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NHS told to brace itself for bad flu season

12 Septembre 2017

Simon Stevens, NHS England chief executive, said Australia and New Zealand have just suffered through a "heavy flu season" and that "pressures are going to be real" when it hits the UK.

But he insisted measures were being taken to ensure the NHS was prepared.

Flu could put much more pressure than usual on Global Positioning System and hospitals this winter, health bosses are predicting.

Mr Stevens said it had been a "heavy flu season" and many hospitals had struggled to cope, which should act as a warning to the health service and the need to get as many people as possible vaccinated.

"The signs from Australia and New Zealand, who are just coming out of their winter, are that it has been a heavy flu season and numerous hospitals down there have struggled to cope".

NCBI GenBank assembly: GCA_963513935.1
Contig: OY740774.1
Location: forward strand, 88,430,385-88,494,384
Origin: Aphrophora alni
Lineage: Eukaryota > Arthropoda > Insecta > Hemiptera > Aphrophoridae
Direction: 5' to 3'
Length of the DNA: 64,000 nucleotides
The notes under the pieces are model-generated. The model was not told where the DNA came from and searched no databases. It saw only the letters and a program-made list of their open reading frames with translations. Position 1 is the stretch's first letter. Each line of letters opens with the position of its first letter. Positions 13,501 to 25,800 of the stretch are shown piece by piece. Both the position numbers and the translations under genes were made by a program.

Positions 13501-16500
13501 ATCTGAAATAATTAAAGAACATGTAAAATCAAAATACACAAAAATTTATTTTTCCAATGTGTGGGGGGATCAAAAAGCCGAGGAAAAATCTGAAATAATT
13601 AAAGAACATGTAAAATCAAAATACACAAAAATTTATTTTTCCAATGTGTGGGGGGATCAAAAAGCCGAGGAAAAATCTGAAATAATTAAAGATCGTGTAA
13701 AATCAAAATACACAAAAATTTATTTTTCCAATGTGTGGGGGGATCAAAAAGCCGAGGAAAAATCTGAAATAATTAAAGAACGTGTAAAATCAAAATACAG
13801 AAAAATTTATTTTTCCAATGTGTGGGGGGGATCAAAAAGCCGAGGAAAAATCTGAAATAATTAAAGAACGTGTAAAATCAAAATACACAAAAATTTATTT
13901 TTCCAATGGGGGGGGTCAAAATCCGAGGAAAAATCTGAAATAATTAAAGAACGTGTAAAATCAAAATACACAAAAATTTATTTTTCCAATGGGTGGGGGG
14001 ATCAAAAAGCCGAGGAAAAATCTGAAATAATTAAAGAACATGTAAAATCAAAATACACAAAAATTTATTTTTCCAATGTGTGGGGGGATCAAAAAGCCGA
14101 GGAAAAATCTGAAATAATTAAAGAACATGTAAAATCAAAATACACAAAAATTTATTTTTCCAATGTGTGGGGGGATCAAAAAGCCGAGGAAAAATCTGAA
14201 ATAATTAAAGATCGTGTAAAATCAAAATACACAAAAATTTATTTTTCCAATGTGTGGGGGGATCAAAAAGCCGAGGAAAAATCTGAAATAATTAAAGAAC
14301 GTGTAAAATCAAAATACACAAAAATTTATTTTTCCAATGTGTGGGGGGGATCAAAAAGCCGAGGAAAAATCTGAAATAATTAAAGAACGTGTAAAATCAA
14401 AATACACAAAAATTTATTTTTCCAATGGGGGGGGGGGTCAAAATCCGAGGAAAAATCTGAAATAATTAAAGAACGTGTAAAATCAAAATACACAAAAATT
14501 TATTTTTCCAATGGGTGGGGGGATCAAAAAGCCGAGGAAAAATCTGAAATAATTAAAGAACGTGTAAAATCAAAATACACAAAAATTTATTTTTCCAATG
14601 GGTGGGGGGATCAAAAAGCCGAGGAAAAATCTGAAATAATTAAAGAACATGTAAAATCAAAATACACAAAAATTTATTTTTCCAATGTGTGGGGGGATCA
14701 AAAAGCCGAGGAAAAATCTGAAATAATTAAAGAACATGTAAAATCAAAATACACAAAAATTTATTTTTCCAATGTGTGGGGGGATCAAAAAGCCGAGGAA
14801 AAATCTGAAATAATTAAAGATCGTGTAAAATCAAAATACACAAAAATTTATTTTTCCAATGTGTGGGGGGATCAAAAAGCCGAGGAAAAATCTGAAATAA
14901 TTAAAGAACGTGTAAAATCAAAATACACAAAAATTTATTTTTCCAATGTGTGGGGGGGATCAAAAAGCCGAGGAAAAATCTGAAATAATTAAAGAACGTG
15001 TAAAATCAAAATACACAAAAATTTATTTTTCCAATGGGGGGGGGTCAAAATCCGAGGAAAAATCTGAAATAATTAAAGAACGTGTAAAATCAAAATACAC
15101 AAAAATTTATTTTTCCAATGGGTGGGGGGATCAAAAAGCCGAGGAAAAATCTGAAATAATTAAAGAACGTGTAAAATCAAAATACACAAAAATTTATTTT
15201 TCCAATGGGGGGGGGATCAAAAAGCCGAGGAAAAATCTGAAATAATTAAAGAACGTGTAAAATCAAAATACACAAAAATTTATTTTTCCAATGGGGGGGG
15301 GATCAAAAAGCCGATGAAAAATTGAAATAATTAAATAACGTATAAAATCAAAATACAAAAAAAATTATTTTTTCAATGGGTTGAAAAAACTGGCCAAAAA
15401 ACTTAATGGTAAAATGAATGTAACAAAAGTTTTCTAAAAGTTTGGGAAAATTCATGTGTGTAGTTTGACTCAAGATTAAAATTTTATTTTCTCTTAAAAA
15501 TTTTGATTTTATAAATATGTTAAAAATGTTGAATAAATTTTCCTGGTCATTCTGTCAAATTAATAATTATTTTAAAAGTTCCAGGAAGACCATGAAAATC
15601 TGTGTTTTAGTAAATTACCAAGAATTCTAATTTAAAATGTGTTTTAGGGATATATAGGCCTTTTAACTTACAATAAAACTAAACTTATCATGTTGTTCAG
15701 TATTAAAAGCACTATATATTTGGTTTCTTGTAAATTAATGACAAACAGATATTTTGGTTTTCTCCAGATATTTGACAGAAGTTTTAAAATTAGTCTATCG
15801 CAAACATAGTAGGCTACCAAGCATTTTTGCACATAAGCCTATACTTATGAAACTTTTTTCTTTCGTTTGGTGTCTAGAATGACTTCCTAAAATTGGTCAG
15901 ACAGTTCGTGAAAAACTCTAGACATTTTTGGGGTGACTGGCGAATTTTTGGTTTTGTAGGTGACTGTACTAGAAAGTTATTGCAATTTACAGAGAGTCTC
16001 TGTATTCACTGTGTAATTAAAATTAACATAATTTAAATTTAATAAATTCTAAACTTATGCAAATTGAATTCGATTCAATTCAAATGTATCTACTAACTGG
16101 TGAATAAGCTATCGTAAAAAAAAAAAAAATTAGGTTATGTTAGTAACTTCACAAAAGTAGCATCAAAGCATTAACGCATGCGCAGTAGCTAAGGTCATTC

Australia is now in the grip of its worst flu outbreak on record, and the global circulation of the virus means that episodes in the Antipodes and Asia are indicators of the likelihood of outbreaks in Europe later in the year.

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"The WHO identifies the best mix for the vaccine and that is the one Public Health England use".

Australian health bosses have recorded 98,000 cases of the flu this season and labelled it their worst on record.

"We are reviewing the Australia and New Zealand experience, where hospitals have closed to new patients and reported very long waiting times", he said.

Pauline Philip, the National A&E Director, carried out a review of NHS preparation for winter with a view to ensuring there are 2,000 to 3,000 more beds available in hospitals across the country.

"In some parts of the country, clearly there are real pressures, so we are using the next six to eight weeks to really be clear what the plan there needs to be", he said.

"Our goal was that A&E performance should be back to 90 per cent (of patients being seen within four hours) by September and we are on track for that goal".

NHS told to brace itself for bad flu season